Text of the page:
"later codifications of bebop harmony emerged, notably in the teachings of pianist/educator barry harris, who encouraged players to learn "bebop scales" for improvising such as the bebop dominant 7th scale (1 2 3 4 5 6 b7 7) and the bebop major scale (1 2 3 4 5 #5 6 7). a feature of these scales is that when they are played in 8ths, up or down, players automatically play a tone featured in the corresponding chord on every 4/4 beat. these scales are often disguised by playing them through segments of an octave, changing direction on chord tones, or enclosing chord tones with a chromatic tone above and below the chord tone. both of these techniques allow the improviser to embellish the bebop scale without sacrificing the effect of chord tones on every 4/4 beat."

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here is a small excerpt from jazz pianist hal galper's article on "understanding forward motion" which touches on bebop scale theory.

"during this period i bought the album "everybody digs bill evans." the title came from the fact that the album cover was filled with testimonials from great jazz musicians about bill's playing. cannonball's testimonial hit a nerve. he said: bill's melodic lines sound like the best possible lines that could have been played at the moment." wow! if what cannon said was true, this meant that there were reasons why some lines sound better than others. wanting to play the best possible melodies lines myself, i began my research by trying to analyze and understand how to use "one" of the bar. i started with a series of questions and answers.

what defines a 'best possible line?'

answer: a line that is strong.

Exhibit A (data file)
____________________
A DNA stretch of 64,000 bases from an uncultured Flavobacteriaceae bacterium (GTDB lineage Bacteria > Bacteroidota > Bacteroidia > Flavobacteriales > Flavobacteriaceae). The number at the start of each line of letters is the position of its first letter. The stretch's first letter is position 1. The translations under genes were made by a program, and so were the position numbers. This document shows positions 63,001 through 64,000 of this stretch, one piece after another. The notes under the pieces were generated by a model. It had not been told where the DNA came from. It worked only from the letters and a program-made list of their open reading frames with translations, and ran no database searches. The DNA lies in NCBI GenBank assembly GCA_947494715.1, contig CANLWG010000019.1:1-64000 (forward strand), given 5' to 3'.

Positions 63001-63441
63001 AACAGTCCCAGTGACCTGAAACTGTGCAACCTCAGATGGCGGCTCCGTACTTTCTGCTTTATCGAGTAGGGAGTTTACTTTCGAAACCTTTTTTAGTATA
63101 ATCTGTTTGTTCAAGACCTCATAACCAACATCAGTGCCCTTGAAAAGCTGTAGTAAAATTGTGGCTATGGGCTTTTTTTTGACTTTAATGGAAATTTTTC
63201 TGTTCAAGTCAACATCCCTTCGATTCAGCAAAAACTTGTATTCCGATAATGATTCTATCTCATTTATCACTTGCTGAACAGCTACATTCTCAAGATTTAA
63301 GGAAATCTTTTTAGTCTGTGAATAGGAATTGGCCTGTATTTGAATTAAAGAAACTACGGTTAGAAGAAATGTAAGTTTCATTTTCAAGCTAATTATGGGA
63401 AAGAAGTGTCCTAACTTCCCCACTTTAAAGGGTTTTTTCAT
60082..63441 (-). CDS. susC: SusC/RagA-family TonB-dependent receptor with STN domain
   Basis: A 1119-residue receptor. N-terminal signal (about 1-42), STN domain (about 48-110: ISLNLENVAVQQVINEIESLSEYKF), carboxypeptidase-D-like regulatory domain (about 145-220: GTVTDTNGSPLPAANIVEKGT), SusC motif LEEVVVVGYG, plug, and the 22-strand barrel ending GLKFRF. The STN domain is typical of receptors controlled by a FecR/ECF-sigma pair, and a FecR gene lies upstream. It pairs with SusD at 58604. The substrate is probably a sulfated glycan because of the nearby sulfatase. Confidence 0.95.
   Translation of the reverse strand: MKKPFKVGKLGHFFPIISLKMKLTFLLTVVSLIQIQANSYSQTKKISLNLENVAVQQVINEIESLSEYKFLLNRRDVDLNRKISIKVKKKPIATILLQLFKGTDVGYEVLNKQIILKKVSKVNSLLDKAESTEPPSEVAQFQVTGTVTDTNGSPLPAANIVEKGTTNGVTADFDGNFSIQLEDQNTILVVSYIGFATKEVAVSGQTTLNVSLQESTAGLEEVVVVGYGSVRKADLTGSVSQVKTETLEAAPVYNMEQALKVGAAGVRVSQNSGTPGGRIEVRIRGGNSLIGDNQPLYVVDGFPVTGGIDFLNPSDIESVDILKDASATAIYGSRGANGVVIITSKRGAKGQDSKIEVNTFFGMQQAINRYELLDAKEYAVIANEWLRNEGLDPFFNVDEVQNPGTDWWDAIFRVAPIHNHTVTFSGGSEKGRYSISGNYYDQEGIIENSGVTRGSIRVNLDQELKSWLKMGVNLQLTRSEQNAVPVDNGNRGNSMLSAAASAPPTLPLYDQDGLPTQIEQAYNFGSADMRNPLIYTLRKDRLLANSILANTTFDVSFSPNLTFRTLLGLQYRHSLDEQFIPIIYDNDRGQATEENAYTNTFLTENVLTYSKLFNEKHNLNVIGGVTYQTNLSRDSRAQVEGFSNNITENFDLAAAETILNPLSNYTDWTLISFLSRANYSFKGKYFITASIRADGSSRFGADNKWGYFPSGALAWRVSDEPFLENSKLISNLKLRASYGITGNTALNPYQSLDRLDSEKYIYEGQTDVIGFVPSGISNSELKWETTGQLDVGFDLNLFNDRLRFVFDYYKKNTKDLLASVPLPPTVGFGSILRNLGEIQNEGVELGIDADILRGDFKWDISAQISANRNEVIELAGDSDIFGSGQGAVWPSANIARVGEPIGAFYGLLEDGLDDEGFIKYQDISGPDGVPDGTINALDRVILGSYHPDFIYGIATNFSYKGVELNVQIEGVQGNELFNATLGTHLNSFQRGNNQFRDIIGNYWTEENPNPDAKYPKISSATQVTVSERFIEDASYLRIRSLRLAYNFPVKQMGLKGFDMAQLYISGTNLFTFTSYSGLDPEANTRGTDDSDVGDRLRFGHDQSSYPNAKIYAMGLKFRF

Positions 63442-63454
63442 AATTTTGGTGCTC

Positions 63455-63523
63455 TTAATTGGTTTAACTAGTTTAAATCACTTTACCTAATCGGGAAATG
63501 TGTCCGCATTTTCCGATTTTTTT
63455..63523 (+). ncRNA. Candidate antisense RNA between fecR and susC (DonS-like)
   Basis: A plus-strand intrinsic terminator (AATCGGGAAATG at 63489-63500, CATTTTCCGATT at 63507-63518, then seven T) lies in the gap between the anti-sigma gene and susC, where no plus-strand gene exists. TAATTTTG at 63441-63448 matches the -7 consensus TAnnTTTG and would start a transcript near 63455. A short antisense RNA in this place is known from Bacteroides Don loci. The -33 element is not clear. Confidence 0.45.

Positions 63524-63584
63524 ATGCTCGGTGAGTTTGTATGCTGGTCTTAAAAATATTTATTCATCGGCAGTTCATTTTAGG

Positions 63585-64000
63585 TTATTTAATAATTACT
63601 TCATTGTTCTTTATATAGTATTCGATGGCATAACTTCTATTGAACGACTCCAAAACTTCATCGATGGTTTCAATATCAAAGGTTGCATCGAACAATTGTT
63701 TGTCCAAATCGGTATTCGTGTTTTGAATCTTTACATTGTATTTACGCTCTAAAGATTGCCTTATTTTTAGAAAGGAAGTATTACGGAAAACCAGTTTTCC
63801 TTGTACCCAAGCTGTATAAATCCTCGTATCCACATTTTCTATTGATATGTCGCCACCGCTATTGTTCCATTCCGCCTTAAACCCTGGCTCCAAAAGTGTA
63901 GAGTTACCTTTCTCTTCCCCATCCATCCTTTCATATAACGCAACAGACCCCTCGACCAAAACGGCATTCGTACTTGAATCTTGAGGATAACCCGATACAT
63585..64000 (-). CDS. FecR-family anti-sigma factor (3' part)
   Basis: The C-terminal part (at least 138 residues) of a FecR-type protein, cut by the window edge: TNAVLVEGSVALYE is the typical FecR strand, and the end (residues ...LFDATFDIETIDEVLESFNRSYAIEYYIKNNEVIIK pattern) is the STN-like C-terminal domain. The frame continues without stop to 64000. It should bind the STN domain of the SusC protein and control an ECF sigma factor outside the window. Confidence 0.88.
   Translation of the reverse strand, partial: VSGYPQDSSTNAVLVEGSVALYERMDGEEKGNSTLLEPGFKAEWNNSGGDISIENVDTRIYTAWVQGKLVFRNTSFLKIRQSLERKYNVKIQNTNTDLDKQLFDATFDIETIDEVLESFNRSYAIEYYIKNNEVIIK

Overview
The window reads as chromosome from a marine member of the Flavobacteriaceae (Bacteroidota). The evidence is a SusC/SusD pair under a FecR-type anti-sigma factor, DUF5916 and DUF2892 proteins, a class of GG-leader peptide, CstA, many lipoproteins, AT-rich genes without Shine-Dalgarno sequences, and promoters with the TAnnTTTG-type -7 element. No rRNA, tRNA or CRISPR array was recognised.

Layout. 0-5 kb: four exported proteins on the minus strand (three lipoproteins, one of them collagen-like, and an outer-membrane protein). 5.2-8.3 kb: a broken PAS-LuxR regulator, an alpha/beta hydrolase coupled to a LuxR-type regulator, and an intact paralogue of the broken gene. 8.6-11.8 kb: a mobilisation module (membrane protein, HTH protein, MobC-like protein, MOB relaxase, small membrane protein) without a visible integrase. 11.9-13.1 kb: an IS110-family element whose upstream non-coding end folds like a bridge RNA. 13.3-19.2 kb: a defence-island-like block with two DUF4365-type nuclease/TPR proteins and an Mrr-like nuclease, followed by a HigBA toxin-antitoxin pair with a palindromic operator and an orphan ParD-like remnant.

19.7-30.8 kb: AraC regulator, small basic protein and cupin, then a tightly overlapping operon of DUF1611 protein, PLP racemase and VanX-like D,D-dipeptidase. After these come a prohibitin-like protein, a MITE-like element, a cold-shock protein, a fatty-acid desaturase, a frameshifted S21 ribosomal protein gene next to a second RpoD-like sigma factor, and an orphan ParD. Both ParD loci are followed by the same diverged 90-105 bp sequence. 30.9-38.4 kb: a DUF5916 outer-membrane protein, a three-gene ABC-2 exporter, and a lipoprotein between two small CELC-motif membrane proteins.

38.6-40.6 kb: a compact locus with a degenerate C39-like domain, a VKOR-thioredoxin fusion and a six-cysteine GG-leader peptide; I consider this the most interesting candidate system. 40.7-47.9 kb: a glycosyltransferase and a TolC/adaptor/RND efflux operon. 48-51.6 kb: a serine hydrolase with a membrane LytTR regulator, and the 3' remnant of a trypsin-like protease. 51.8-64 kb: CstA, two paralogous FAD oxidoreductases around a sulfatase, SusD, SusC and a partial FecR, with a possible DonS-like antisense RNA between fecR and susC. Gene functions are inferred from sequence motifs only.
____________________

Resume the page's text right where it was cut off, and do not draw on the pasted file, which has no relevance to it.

what defines a strong line?

answer: a line that spells out the chord changes, either basic or superimposed.

how are chord changes spelled out by melodic lines?

using the system of tension and release analysis the obvious became clear:  

answer: by synchronizing the strong beats of the bar with the strong tones of a chord scale.

the release beats of a bar ("one" & "three" and the "on" beats of every quarter note) are the strong beats for the bar. the tension beats of the bar ( "two" & "four" and the "ands" of each quarter note) are the weak beats of the bar.

the release tones of a chord scale are the root, third, fifth & seventh. they are the strong tones of the chord scale.the non-chord tones are the weak tones.

note: when analyzing alterations of a chord scale: 9, b9, #9, 11, #11, b13, etc. the notes that fall on the release beats will be found to be either the root, third & fifth of a superimposed triad. for example: the c# on a c7 can be called a b9. in fm, it could be called the third of an a triad.

because they are the stronger beats and tones of the bar, the "on" beats of the bar and the chord tones have a natural emphasis within them that are enhanced when synchronized. they then spell out changes. when chord tones (basic or superimposed) are synchronized with the "on" beats of the bar, the chord changes are being "spelled out" by the melodic line. the melodies become so strong that even without a chord being played behind them, you can hear the movement of the chords as they progress through a tune.

for example: every musician knows that the f major scale is common to the ii-v-i of the key of f. many beginning improvisers use this understanding to improvise scale wise. they realize that as long as the piano or guitar player is playing the g-7- c7-fmaj., they can just run the scale and sound more or less like they are improvising in the key. however as soon as the accompanying chords are removed from the background, the melodies sound weak because they are un-synchronized. "

"article" continues at:  
excerpt from "the jazz theory book" by mark levine: